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J Electrodiagn Neuromuscul Dis > Volume 23(2); 2021 > Article
밀러-피셔증후군과 중첩된 비전형 비대칭 길랭-바레증후군: 증례 보고


Guillain-Barré syndrome (GBS) is an acute immune-mediated polyneuropathy that constitutes a heterogeneous syndrome with several variant forms. We experienced a patient who rapidly developed atypical variant GBS without a preceding history of infection. A 13-year-old female patient was admitted, presenting with left facial palsy and ophthalmoplegia. After a few days, right hand and ankle muscle weakness and paresthesia of both hands newly occurred. Electrophysiological findings revealed multifocal asymmetric motor and sensory axonal neuropathies compatible with multiple mononeuropathy. In blood testing, autoimmune-related antibodies were negative and anti-GQ1b antibodies were positive. We diagnosed the patient with overlapping Miller-Fisher syndrome and the acute motor sensory axonal neuropathy variant of GBS. After intravenous immunoglobulin therapy, the weakness of the limbs partially improved. Since the initial symptoms were similar to those of mononeuritis multiplex, it was difficult to recognize GBS. Electrodiagnostic studies and anti-ganglioside antibody screening tests are necessary for the early differential diagnosis of variant GBS.


Guillain-Barré syndrome (GBS) is an acute immune-mediated polyneuropathy, characterized by progressive symmetrical weakness and areflexia [1]. Several variant forms of GBS have been revealed which present with extremity, facial or bulbar muscle involvement [2]. According to electrophysiological findings, GBS is classified by acute inflammatory demyelinating polyneuropathy (AIDP), acute motor axonal neuropathy (AMAN), acute motor sensory axonal neuropathy (AMSAN) [3]. AMSAN is a rare axonal variant of GBS, characterized by involvement of motor and sensory fibers [3]. Miller-Fisher syndrome (MFS) is clinical variant, which is characterized by ophthalmoplegia, ataxia, and areflexia [1]. We experienced overlapping case of AMSAN variant of GBS and MFS with positivity for anti-GQ1b antibodies, whose initial presentation resembled mononeuritis multiplex.

Case Report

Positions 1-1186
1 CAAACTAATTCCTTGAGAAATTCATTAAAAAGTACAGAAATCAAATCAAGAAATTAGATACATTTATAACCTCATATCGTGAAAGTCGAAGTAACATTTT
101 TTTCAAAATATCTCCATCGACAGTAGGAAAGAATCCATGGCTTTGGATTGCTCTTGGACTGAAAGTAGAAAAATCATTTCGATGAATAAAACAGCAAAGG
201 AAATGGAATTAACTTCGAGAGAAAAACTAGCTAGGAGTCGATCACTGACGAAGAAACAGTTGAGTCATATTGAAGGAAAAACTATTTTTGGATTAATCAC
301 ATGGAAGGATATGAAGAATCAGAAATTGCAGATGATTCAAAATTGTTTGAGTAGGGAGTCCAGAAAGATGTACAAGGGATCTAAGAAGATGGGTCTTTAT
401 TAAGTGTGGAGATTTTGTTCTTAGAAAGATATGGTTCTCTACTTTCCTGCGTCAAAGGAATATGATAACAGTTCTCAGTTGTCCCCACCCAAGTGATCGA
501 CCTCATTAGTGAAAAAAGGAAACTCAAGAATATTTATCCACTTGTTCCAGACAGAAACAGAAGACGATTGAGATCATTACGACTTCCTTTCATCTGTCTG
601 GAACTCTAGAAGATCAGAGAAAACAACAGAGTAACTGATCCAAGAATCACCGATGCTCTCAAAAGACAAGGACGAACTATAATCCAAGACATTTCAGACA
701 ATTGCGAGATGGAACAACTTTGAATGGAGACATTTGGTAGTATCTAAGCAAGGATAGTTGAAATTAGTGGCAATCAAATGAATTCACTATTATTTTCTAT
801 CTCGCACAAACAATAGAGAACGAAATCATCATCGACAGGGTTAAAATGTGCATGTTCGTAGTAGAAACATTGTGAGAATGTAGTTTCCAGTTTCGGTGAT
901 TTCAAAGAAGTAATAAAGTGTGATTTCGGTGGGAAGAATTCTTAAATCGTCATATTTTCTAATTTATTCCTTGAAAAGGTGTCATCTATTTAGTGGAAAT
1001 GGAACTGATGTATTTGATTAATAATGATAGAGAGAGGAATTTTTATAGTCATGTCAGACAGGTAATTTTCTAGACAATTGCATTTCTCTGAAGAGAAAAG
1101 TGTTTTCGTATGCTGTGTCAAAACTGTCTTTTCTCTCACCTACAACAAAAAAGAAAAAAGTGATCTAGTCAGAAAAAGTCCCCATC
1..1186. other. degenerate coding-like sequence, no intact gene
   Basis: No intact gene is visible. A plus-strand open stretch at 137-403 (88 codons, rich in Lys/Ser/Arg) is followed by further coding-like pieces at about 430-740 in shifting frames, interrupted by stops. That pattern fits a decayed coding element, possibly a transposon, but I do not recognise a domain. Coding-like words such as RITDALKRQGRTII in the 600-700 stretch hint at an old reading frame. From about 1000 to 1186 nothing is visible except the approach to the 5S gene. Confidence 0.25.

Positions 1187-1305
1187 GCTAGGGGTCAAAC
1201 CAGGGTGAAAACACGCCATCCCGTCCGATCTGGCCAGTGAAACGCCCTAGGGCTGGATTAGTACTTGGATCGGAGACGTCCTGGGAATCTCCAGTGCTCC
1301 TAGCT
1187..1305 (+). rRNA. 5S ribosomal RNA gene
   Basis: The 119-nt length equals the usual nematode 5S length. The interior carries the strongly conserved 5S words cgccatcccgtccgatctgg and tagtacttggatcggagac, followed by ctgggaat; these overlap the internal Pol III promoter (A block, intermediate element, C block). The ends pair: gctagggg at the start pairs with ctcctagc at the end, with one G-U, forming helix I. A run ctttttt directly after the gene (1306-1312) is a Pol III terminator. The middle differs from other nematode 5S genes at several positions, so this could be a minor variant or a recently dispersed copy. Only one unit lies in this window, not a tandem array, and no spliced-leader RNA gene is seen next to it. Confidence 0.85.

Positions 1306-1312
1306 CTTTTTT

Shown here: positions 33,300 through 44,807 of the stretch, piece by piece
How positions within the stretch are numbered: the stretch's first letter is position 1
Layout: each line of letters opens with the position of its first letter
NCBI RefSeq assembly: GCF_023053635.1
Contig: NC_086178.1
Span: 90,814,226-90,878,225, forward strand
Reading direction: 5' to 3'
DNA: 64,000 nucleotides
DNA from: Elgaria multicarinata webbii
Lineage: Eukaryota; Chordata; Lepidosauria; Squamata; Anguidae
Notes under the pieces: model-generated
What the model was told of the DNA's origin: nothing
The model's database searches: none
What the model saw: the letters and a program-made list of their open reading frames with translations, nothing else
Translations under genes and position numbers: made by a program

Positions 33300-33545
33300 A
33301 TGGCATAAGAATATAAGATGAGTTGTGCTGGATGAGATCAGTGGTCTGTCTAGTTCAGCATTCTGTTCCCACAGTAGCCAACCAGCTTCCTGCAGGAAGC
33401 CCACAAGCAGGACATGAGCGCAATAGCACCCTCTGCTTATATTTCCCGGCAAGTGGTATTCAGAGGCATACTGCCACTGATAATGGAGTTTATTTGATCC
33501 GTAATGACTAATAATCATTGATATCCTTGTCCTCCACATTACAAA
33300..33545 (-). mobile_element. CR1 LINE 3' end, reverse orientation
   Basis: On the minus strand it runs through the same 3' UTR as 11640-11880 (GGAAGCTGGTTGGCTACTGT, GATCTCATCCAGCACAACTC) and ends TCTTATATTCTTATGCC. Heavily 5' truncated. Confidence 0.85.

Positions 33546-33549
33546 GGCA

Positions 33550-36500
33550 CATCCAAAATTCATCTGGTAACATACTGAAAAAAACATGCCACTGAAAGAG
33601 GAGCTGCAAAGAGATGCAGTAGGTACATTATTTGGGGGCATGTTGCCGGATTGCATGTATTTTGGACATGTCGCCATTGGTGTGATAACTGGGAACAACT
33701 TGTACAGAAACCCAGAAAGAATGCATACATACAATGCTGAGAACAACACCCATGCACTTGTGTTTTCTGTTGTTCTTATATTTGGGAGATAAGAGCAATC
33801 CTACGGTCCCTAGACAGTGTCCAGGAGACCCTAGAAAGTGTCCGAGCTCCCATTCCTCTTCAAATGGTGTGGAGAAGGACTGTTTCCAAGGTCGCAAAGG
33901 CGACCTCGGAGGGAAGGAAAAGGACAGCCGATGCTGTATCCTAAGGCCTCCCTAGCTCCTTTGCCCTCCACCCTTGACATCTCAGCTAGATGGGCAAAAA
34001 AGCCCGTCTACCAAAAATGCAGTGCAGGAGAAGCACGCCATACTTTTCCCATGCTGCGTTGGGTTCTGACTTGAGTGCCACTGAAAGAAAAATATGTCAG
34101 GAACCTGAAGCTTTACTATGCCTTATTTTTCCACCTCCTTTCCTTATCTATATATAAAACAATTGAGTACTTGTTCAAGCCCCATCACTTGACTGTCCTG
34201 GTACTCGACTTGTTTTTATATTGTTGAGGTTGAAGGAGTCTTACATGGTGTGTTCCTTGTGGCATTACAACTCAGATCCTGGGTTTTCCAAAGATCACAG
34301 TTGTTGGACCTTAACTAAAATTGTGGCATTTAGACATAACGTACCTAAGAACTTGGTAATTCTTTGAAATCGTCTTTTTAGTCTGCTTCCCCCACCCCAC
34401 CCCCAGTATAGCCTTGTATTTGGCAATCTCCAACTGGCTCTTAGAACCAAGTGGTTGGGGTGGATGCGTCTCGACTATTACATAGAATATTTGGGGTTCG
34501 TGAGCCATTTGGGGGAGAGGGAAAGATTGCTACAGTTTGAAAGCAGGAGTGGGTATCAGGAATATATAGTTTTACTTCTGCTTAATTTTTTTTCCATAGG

This study was conducted with informed consents of the patient and guardian. A 13-year-old female patient with no medical illness history presented at the emergency department with left facial palsy, diplopia, and paresthesia of right hand that had evolved over 24 hours. She didn’t reported vomiting, diarrhea, or upper respiratory symptoms previously. Vital signs were within normal limits. Cranial nerves’ examination was notable for limitation of abduction of the right eye and diminished left facial muscles’ strength. Strength of all limbs was preserved and paresthesia of right hand disappeared at the time of examination. Deep tendon reflexes (DTRs) were preserved at all four limbs. The patient was negative for Hoffmann reflex and Babinski signs. Ataxia and symptoms of autonomic dysfunction were absent. Blood sample showed hemoglobin 12.9 g/dL (normal range, 11.5-15.5 g/dL); white blood cell 7,310/mm3 (3,700-9,500/mm3); C-reactive protein (CRP) 0.12 mg/dL (0-0.5 mg/dL); potassium 3.8 mEq/L (3.5-5.5 mEq/L), lactate dehydrogenase (LDH) 421 U/L (200-485 U/L); creatine phosphokinase (CPK) 125 U/L (33-211 U/L); urine analysis was normal. Serum IgM antibodies to Epstein-Barr virus, cytomegalovirus, varicella zoster virus, measles virus, mumps virus, and rubella virus were negative. Magnetic resonance image (MRI) of the brain was normal. There were no lesion with T1 high signal intensity on gadolinium-enhancement images. These presentations led to suspicion of left facial nerve palsy and right abducens nerve palsy. The patient was admitted to the pediatric neurology department and was empirically treated with valacyclovir 3,000 mg and prednisolone 50 mg for 14 days (Table 1).